Childcare Challenges Persist as Parents Return to Work Amid COVID-19
New report by the U.S. Chamber of Commerce Foundation finds an increase in parents requiring alternative childcare arrangements and many making permanent career decisions based on temporary solutions during the pandemic
Washington, D.C. — The U.S. Chamber of Commerce Foundation today released a new report, "Piecing Together Solutions: Returning to Work and the Childcare Dilemma," outlining how childcare challenges are affecting working parents amid the COVID-19 pandemic. The report examines how working parents are struggling to adapt to the ongoing challenges posed by the pandemic, including difficulties navigating alternative childcare arrangements and online K-12 learning.
"From the beginning of the pandemic, COVID-19 has disrupted working parents' carefully designed childcare arrangements and forced them to scramble for solutions," said Cheryl Oldham, senior vice president of the U.S. Chamber of Commerce Foundation. "Now, more than six months into the pandemic, working parents continue to experience similar, and sometimes even increasing, difficulties in balancing both work and their families' childcare needs."
The report builds upon previous studies of parents, employers, and childcare providers that the Chamber Foundation conducted in the spring and summer of 2020. It shows that many parents have yet to find a stable solution for their childcare needs. In an August survey of parents, 63 percent anticipated needing to change their childcare arrangement in the next year, up from 60 percent in a June 2020 survey. Thirty-three percent of parents are using family members or friends for childcare, compared to 28 percent in June.
Additional key findings from the study include:
- Lack of childcare is a main barrier to returning to work. Fifty percent of parents who have not yet returned to the workforce cite childcare as a reason.
- Limited childcare options add a financial burden for parents. As childcare programs struggle to stay in business with limited capacity, many programs are asking parents to pay a fee to hold their spot in hopes of surviving this crisis without significant outside investment. Consequently, 26 percent of working parents are paying for a childcare arrangement that they are not currently using.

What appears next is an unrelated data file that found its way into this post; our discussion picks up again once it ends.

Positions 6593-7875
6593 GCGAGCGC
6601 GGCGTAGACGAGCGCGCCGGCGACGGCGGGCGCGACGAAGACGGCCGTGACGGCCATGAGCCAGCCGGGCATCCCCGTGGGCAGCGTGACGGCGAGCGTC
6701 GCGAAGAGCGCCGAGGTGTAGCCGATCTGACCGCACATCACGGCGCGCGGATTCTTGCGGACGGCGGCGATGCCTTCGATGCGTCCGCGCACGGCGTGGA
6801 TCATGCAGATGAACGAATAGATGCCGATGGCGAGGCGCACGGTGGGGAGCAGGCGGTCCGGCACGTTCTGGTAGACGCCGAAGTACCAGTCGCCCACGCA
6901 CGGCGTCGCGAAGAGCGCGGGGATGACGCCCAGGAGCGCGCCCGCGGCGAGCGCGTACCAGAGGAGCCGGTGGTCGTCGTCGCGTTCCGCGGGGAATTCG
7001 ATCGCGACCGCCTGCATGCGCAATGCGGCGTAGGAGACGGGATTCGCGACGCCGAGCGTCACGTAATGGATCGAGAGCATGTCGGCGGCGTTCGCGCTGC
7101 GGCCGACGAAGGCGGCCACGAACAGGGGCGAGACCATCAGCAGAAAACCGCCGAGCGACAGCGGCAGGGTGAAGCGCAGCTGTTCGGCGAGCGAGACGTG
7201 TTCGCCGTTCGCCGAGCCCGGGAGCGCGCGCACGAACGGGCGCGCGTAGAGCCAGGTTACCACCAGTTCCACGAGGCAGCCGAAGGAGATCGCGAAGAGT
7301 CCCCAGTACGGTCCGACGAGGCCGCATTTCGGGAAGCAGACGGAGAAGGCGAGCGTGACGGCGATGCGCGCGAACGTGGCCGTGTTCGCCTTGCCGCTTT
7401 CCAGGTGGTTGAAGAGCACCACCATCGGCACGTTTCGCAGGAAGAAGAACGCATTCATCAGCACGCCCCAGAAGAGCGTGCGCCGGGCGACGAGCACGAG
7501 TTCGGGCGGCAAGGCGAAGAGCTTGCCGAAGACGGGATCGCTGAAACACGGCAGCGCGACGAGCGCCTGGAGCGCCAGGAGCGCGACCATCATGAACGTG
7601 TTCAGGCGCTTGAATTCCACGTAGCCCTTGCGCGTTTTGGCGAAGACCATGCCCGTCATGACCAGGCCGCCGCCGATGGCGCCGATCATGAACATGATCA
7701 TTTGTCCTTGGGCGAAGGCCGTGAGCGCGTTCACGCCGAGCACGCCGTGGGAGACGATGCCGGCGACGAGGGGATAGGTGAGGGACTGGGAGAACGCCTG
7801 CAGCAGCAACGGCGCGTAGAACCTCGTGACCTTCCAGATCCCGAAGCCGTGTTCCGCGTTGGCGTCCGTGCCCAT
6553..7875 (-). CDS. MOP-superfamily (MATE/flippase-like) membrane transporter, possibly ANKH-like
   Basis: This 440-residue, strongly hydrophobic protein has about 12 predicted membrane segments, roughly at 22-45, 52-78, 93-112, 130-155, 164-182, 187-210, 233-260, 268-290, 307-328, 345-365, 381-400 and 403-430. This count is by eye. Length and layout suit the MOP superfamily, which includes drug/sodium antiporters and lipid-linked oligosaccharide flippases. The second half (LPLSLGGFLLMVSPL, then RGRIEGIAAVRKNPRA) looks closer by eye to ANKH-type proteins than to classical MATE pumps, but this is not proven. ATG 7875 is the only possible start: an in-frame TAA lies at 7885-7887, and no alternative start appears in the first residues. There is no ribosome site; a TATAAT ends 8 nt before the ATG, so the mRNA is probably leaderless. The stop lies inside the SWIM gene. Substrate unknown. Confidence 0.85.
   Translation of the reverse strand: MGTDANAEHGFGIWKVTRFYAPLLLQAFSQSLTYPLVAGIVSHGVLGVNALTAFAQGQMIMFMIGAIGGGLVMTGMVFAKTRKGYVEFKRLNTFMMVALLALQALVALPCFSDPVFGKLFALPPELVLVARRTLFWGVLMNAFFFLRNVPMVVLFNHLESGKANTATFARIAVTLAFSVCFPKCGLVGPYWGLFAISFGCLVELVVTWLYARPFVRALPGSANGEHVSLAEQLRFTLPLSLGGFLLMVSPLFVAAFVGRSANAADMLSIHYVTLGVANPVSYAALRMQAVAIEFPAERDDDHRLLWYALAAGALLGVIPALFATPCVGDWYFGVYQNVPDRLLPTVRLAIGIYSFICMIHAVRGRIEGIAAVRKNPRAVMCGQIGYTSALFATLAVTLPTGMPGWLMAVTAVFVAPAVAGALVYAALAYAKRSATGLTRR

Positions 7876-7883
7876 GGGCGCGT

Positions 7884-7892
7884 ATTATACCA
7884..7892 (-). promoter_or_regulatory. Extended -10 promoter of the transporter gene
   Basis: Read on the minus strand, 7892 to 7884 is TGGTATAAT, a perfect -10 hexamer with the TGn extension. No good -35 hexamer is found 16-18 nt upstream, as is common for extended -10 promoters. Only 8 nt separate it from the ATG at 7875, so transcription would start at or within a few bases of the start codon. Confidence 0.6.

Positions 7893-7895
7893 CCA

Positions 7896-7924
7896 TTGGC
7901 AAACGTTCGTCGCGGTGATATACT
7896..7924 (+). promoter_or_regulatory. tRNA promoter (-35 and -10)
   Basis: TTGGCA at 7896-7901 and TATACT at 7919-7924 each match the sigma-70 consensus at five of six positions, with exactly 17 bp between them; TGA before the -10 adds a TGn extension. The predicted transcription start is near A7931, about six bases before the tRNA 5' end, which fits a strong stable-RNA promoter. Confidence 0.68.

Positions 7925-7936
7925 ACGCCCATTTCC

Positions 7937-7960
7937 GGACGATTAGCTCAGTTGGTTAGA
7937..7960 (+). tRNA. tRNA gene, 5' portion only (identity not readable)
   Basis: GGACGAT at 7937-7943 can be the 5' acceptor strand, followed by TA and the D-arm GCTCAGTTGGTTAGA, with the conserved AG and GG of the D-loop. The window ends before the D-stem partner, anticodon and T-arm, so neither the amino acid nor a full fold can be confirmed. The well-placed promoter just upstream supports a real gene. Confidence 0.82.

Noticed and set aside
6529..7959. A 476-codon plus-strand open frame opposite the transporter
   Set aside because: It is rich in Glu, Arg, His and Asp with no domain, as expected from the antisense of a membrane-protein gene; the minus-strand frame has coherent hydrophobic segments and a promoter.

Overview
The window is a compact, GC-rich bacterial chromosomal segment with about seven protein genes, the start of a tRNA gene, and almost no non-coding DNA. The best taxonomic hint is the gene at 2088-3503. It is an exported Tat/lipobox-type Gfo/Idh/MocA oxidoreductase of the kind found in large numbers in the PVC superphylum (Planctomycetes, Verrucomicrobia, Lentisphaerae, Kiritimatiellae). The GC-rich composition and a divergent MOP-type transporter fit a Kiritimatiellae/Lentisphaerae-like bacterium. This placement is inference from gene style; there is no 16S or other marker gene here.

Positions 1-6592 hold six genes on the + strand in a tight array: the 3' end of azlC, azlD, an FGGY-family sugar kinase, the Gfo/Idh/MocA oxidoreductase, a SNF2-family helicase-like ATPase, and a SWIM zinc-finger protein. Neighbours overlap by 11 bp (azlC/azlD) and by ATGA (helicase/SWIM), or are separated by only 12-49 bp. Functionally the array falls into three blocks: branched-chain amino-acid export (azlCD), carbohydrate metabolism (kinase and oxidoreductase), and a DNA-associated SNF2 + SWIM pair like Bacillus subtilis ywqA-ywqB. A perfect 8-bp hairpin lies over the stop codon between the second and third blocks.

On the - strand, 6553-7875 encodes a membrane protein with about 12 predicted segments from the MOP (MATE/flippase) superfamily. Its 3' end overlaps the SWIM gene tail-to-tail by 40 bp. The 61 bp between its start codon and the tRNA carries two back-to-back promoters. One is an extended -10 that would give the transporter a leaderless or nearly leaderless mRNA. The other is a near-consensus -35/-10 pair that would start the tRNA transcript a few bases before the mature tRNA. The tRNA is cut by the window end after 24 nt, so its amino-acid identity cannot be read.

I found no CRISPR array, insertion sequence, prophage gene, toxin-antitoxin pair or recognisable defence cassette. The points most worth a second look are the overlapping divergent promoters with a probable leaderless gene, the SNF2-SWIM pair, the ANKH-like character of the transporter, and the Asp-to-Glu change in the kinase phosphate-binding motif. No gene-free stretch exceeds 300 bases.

- K-12 school decisions have a significant impact. Many school districts are still making re-opening decisions, which have a significant impact on the workforce; 57 percent of parents who have not yet returned to work (22 percent of all parents) are unlikely or unsure whether they will return if their school district adopts online learning.
Accompanying the study, the Chamber Foundation produced a video of conversations with working parents discussing how the pandemic has impacted their childcare and working situations.
This report is part of a series of studies to better understand how childcare challenges are affecting working parents and their employers during the pandemic. New data will be released over the next several months as key decisions are made on re-opening schools and the economy. To sign up for updates or to learn more about the U.S. Chamber Foundation's work on early childhood education, visit www.uschamberfoundation.org/early-childhood-education.
About the U.S. Chamber Foundation
The U.S. Chamber of Commerce Foundation is dedicated to strengthening America's long-term competitiveness. We educate the public on the conditions necessary for business and communities to thrive, how business positively impacts communities, and emerging issues and creative solutions that will shape the future.
About the U.S. Chamber of Commerce
The U.S. Chamber of Commerce is the world's largest business organization representing companies of all sizes across every sector of the economy. Our members range from the small businesses and local chambers of commerce that line the Main Streets of America to leading industry associations and large corporations.
They all share one thing: they count on the U.S. Chamber to be their voice in Washington, across the country, and around the world. For more than 100 years, we have advocated for pro-business policies that help businesses create jobs and grow our economy.